Erin Brockovichyssoise! Time was a Hollywood actor would put in, say, 50 years of service before they got a gushy career tribute; now all it takes is a push-up bra and a good set of chompers, and a night of fawning and chicken Kiev with peers can be yours! Last year, Kevin Bacon received a premature career retrospective; this year, it’s the toothy Julia Roberts. At tonight’s American Museum of the Moving Image salute, Ms. Roberts will be gently ribbed, lightly roasted, toasted and slathered with cream by her pals (and ours): Rupert Everett, Dermot Mulroney, George Clooney, Susan Sarandon and Tim Robbins hey, weren’t those last two banned from presenting at the Oscars? Brace for speech about disempowered people in small Asian country, followed by what is in effect a dress rehearsal of Ms. Roberts’ inevitable Oscar win, replete with oh-my-goshes and teary thanks to her balding boyfriend, Benjamin Bratt. (Personally, we think it’s been all downhill for the star since 1988’s Mystic Pizza…)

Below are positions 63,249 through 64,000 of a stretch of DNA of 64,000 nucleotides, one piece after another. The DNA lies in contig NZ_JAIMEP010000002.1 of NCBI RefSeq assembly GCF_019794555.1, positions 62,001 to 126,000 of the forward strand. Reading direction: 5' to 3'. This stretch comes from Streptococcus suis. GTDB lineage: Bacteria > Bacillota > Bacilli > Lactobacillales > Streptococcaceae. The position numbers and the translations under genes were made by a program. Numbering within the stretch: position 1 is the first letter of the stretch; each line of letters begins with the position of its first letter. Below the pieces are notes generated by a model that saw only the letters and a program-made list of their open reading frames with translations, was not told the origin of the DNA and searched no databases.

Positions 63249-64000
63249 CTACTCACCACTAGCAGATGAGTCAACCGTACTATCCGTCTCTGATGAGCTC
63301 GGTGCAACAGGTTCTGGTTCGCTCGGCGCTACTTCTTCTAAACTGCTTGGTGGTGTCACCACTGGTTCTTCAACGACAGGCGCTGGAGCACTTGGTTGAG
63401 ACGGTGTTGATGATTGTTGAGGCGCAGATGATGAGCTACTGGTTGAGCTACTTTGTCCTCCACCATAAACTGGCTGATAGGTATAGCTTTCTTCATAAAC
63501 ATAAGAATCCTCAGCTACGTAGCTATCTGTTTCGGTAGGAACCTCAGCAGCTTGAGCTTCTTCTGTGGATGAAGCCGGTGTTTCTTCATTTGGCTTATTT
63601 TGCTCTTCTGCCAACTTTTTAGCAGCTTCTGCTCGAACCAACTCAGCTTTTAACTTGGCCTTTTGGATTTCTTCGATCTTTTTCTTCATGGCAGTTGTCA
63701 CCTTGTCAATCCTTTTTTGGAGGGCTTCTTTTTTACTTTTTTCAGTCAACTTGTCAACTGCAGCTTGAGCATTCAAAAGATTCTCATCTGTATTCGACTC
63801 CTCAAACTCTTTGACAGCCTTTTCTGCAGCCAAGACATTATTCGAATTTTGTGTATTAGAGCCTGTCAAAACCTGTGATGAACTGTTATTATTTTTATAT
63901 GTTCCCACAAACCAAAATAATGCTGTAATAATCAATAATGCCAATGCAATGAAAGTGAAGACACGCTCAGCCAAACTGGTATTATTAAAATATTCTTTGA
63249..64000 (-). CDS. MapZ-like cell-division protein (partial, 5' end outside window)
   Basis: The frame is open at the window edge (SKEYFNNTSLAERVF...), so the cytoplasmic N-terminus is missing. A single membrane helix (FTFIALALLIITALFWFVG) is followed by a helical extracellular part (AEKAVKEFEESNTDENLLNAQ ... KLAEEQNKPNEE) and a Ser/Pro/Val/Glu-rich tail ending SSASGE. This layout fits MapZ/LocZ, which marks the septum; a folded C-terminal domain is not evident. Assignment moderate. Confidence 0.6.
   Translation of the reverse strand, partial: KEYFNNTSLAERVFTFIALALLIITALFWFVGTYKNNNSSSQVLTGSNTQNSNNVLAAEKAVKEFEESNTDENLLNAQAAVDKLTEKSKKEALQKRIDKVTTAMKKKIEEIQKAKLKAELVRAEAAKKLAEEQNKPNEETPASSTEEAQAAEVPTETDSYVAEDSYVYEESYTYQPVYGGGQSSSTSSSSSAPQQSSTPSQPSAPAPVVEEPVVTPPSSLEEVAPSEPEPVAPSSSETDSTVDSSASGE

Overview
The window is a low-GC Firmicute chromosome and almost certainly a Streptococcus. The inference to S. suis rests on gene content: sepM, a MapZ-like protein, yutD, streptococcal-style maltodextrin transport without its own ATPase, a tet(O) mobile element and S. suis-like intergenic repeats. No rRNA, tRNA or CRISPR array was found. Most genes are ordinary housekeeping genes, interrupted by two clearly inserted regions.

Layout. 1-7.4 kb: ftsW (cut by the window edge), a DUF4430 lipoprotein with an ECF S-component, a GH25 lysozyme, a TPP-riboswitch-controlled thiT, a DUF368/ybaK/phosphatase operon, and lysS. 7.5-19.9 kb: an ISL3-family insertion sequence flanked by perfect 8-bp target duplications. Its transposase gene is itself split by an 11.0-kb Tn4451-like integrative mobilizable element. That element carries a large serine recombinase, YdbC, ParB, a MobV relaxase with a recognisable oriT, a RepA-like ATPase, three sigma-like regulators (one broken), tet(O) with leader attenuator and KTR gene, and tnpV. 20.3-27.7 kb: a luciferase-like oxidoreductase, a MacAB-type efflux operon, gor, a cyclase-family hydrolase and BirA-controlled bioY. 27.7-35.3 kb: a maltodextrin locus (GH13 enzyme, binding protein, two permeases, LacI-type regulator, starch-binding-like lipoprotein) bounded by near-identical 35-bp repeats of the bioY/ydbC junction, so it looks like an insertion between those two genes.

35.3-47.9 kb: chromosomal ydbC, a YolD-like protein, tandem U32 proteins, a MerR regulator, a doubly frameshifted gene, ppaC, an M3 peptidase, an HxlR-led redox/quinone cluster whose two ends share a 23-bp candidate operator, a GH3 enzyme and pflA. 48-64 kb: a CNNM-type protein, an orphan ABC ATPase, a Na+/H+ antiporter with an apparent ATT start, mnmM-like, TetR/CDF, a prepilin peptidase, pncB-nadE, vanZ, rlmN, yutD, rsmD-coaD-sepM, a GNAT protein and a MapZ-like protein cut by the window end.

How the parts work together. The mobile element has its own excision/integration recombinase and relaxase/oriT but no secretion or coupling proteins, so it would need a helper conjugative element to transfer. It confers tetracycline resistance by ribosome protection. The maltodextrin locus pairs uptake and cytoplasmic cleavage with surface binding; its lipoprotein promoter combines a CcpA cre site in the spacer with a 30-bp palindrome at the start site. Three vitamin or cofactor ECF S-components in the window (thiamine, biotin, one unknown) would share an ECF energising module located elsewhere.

[Waldorf-Astoria, Grand Ballroom, 301 Park Avenue, 6:30 p.m. cocktails, dinner to follow, 245-6570.]
A black Madonna? When we first heard that In Style was hosting a party for something called The Black Madonna, we got all excited thinking how someone was going to finally analyze Mrs. Guy Ritchie’s bizarre foray into “ghetto fabulous” (see her performance at the Grammys, when she had Lil’ Bow Wow open the door for her) . But then we got a copy of the volume and discovered, to our dismay, that it’s just a novel by an In Style reporter about superstitious women in Little Italy (at least it’s not about super-stitchin’ women in Nolita!), one of whom has a very big baby . Big Oprah potential for its author, Louisa Ermelino. Bonus excerpt (look for encoded party tip): “Sylvia hated him. She had hated him on sight. She hated him with every breath, every pore. She could see the circle of sweat forming under the arms of his jacket. It was hot in the yard. She would have suggested he take off his jacket, but the sight of a sweaty fat man in shirtsleeves was more than she could bear at this moment. Sylvia Bernstein hated fat.”
[Peasant, 194 Elizabeth Street, 7 p.m., by invitation only, 522-8349.]